- It is used to treat or prevent high parathyroid hormone levels.
- If your child has an allergy to this drug or any part of this drug.
- If your child is allergic to any drugs like this one or any other drugs, foods, or other substances. Tell the doctor about the allergy and what signs your child had, like rash; hives; itching; shortness of breath; wheezing; cough; swelling of face, lips, tongue, or throat; or any other signs.
- If your child has any of these health problems: High calcium levels or high vitamin D levels.
- If your child is taking other sources of vitamin D, talk with the doctor.
If your child is breast-feeding a baby:
- Be sure your child does not breast-feed a baby while taking this drug.
- Tell all of your child’s health care providers that your child is taking this drug. This includes your child’s doctors, nurses, pharmacists, and dentists.
- Have blood work checked as you have been told by the doctor. Talk with the doctor.
- If your child takes other products that have aluminum in them like some antacids, talk with your child’s doctor.
- If your child drinks grapefruit juice or eats grapefruit often, talk with your child’s doctor.
- Have your child follow the diet plan your child’s doctor told you about.
If your child is pregnant:
- Tell the doctor if your child is pregnant or becomes pregnant. You will need to talk about the benefits and risks of your child using this drug while pregnant.
- Give this drug at least 1 hour before or 4 to 6 hours after cholestyramine or mineral oil.
- Signs of an allergic reaction, like rash; hives; itching; red, swollen, blistered, or peeling skin with or without fever; wheezing; tightness in the chest or throat; trouble breathing, swallowing, or talking; unusual hoarseness; or swelling of the mouth, face, lips, tongue, or throat.
- Signs of high calcium levels like weakness, confusion, feeling tired, headache, upset stomach and throwing up, hard stools (constipation), or bone pain.
- Signs of high blood pressure like very bad headache or dizziness, passing out, or change in eyesight.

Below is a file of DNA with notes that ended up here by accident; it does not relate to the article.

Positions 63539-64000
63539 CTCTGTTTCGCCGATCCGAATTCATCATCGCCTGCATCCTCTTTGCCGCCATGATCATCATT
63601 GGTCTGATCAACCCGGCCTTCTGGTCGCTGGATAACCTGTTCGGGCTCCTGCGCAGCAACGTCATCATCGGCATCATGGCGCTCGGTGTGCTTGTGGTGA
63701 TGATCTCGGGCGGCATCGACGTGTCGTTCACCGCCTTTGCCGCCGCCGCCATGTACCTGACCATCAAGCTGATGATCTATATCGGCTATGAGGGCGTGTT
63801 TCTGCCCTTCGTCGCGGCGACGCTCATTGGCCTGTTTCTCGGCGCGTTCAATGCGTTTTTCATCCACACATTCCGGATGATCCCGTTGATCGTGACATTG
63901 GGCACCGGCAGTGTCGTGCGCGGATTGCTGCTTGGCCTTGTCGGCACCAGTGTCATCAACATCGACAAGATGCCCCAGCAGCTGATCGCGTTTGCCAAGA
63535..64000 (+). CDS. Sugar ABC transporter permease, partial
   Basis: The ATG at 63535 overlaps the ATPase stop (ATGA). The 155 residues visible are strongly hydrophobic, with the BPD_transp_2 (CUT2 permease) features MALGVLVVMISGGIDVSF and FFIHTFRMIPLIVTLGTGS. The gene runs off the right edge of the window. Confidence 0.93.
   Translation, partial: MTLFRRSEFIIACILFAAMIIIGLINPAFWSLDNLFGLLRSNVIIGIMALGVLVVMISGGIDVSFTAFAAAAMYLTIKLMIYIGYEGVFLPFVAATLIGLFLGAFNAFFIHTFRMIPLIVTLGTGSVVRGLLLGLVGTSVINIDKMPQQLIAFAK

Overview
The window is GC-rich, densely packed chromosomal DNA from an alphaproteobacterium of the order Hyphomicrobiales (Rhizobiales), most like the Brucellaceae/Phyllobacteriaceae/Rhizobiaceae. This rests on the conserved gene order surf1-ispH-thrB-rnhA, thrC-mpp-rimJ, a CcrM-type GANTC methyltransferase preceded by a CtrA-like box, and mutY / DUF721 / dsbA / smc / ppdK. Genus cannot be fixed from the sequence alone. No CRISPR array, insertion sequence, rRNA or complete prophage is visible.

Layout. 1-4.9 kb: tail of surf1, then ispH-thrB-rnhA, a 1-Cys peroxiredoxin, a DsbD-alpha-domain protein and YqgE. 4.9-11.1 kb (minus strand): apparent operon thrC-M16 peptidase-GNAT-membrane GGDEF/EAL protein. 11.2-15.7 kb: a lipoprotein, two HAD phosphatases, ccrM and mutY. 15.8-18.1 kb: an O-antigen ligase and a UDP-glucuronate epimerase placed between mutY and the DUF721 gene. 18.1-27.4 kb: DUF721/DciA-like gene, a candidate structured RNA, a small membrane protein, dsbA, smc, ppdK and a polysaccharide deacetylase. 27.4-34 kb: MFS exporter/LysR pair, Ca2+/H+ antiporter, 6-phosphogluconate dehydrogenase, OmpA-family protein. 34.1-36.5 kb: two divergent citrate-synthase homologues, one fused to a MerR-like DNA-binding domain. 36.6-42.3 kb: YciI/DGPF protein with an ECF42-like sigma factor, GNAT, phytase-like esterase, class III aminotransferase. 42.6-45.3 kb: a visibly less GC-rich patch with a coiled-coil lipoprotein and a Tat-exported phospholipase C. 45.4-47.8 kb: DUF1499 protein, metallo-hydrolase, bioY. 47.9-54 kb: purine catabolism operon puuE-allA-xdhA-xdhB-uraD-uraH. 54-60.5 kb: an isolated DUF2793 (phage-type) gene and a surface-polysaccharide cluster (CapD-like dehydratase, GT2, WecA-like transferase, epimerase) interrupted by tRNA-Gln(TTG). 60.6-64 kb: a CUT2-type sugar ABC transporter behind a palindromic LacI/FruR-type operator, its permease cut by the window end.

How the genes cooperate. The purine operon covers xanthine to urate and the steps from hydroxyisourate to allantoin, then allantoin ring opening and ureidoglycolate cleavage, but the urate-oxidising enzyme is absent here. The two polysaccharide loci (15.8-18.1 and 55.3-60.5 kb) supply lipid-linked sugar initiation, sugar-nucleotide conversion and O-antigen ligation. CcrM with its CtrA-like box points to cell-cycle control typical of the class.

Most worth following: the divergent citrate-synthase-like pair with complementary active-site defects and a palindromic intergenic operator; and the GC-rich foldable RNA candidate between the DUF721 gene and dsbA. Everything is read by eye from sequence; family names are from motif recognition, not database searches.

- Passing urine more often.
- Weight loss.
- Not hungry.
- More thirst.
- Very bad dizziness or passing out.
- Upset stomach or throwing up.
- Loose stools (diarrhea).
- Hard stools (constipation).
- Joint pain.
- Nose or throat irritation.
- Not able to sleep.
- Give this drug with or without food.
- Keep giving this drug to your child as you have been told by your child’s doctor or other health care provider, even if your child feels well.
- It is given as a shot into a vein.
- Give a missed dose as soon as you think about it.
- If it is close to the time for your child’s next dose, skip the missed dose and go back to your child’s normal time.
- Do not give 2 doses at the same time or extra doses.
- If your child takes this drug 3 times weekly and you miss giving a dose, call the doctor to find out what to do.
- Call your child’s doctor to find out what to do.
- Store at room temperature.
- Store in a dry place. Do not store in a bathroom.
- If you need to store this drug at home, talk with your child’s doctor, nurse, or pharmacist about how to store it.
- Keep all drugs in a safe place. Keep all drugs out of the reach of children and pets.
- Throw away unused or expired drugs. Do not flush down a toilet or pour down a drain unless you are told to do so. Check with your pharmacist if you have questions about the best way to throw out drugs. There may be drug take-back programs in your area.
- If your child’s symptoms or health problems do not get better or if they become worse, call your child’s doctor.
- Do not share your child’s drug with others and do not give anyone else’s drug to your child.
- Keep a list of all your child’s drugs (prescription, natural products, vitamins, OTC) with you. Give this list to your child’s doctor.
- Talk with your child’s doctor before giving your child any new drug, including prescription or OTC, natural products, or vitamins.
- Some drugs may have another patient information leaflet. If you have any questions about this drug, please talk with your child’s doctor, nurse, pharmacist, or other health care provider.
- If you think there has been an overdose, call your poison control center or get medical care right away. Be ready to tell or show what was taken, how much, and when it happened.